Before the word gospel referred to a book of the bible, It was a Greek word that referred to a message of good tidings issued from the lips of an appointed messenger.

We are accustomed to using the word all the time. Gospel worship. Gospel community. Gospel preaching. Gospel music. We know the first four books of the NT belong to a literary genre called gospel.

Mark 1:1 “The beginning of the Gospel of Jesus Christ.” So, here Mark is referring to the document He is writing, right, the Gospel according to Mark?

But that word referred to something before the four evangelists’ books were designated with it. Matthew, Mark, Luke and John wrote accounts of the Gospel.

One Gospel. Four accounts. The Gospel according to…. Matthew, Mark, Luke and John.

Accounts of what? The gospels are not biographies in the modern sense. A Gospel is a proclamation. A proclamation of what? By whom?

The distinction I want to make is that the Christian Gospel was originally a message delivered by an appointed messenger and the four books that begin the New Testament are hand written accounts of that one messenger and His message. The gospels, plural, are a literary genre – a gospel is a message of good tidings proclaimed by an anointed messenger.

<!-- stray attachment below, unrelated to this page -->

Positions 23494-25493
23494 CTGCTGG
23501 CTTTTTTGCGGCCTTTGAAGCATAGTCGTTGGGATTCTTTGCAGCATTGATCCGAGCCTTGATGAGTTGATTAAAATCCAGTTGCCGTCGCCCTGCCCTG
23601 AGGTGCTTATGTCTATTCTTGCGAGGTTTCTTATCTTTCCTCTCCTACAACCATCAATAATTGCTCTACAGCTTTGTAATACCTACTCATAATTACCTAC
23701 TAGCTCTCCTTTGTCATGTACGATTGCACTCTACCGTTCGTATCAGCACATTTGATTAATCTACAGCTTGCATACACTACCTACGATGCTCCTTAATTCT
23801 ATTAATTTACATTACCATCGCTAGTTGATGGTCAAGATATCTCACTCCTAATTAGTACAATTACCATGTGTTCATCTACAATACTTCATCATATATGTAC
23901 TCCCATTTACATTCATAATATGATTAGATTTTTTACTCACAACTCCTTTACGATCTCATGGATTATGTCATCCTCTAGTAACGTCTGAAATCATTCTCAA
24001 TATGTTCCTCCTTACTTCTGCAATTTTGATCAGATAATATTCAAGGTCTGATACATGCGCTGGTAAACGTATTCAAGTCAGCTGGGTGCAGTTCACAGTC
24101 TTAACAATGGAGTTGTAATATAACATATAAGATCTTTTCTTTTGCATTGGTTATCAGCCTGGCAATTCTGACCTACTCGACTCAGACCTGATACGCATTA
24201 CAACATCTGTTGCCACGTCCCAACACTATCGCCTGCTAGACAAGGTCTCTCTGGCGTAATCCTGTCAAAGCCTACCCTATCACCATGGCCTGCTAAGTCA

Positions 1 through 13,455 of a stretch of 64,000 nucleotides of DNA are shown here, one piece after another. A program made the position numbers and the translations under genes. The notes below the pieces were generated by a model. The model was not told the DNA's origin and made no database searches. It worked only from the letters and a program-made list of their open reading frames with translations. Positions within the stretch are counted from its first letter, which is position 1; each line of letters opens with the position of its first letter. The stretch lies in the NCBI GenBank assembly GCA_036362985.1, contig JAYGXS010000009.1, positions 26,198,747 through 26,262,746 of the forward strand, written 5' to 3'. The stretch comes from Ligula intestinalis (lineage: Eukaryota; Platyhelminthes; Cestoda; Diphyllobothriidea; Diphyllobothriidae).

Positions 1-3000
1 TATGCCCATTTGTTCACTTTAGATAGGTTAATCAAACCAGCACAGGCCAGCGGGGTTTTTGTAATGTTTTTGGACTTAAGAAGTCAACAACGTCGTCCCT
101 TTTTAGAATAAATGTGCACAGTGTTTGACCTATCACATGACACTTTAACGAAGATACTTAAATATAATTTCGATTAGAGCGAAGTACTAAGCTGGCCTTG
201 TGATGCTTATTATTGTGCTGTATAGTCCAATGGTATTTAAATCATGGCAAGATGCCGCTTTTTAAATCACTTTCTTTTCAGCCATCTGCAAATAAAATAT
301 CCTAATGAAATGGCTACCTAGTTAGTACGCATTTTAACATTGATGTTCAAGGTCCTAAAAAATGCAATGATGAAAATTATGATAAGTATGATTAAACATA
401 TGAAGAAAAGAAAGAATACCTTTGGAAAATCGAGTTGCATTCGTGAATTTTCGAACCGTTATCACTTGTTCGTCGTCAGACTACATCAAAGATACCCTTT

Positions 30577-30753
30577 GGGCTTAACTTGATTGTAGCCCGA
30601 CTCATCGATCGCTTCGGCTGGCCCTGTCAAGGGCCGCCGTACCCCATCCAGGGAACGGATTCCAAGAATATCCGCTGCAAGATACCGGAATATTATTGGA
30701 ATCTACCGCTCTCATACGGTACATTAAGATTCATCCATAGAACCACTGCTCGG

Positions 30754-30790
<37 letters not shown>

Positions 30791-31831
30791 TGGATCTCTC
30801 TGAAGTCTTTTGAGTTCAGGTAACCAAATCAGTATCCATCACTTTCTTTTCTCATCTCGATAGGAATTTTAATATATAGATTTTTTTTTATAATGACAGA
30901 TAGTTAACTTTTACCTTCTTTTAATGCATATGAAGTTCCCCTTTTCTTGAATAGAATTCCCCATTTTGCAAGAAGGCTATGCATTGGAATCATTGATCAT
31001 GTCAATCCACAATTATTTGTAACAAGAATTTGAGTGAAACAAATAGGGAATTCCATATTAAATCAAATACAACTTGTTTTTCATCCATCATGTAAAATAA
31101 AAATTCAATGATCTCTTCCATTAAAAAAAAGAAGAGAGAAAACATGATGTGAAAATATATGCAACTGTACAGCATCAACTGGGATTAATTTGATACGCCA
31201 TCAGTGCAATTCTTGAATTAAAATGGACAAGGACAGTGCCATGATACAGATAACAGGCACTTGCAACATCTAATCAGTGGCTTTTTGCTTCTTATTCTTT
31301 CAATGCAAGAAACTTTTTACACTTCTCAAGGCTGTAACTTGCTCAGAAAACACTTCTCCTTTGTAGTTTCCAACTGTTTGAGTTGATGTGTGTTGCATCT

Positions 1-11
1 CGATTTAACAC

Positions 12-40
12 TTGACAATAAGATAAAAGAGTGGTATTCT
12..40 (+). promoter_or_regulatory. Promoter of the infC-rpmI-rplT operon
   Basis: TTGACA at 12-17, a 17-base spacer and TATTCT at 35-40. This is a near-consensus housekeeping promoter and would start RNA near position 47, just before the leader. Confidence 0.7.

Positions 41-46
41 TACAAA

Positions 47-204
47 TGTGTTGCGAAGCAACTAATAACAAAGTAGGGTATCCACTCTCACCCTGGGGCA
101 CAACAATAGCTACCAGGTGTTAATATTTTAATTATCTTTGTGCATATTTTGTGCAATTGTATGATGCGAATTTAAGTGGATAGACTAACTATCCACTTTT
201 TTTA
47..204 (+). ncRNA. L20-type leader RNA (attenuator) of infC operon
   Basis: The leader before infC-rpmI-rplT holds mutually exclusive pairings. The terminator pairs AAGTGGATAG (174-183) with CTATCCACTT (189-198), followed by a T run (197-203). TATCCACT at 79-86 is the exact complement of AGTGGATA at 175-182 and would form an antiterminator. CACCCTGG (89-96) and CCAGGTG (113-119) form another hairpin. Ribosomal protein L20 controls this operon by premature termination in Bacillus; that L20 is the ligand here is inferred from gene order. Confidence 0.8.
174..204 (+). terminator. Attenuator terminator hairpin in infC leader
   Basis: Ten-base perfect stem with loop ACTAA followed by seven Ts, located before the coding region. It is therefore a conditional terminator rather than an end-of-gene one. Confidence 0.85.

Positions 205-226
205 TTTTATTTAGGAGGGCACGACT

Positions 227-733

The original anointed messenger of the Christian Gospel was Jesus. And His Gospel was that He, Jesus, the son of God, is king. Not just of heaven, but of earth.

The Christian Gospel is that Jesus is King.

This is an earth altering, worldview altering, cosmic message of joy. It’ what the Apostles were proclaiming in 2nd Corinthians 4:5–6 “For what we proclaim is not ourselves, but Jesus Christ as Lord, with ourselves as your servants for Jesus’ sake. For God, who said, “Let light shine out of darkness,” has shone in our hearts to give the light of the knowledge of the glory of God in the face of Jesus Christ.”

Those living in darkness and the shadow of death have seen a great light and that light is the king, the son of God – Jesus. Jesus was the first messenger of this good news and He was the message.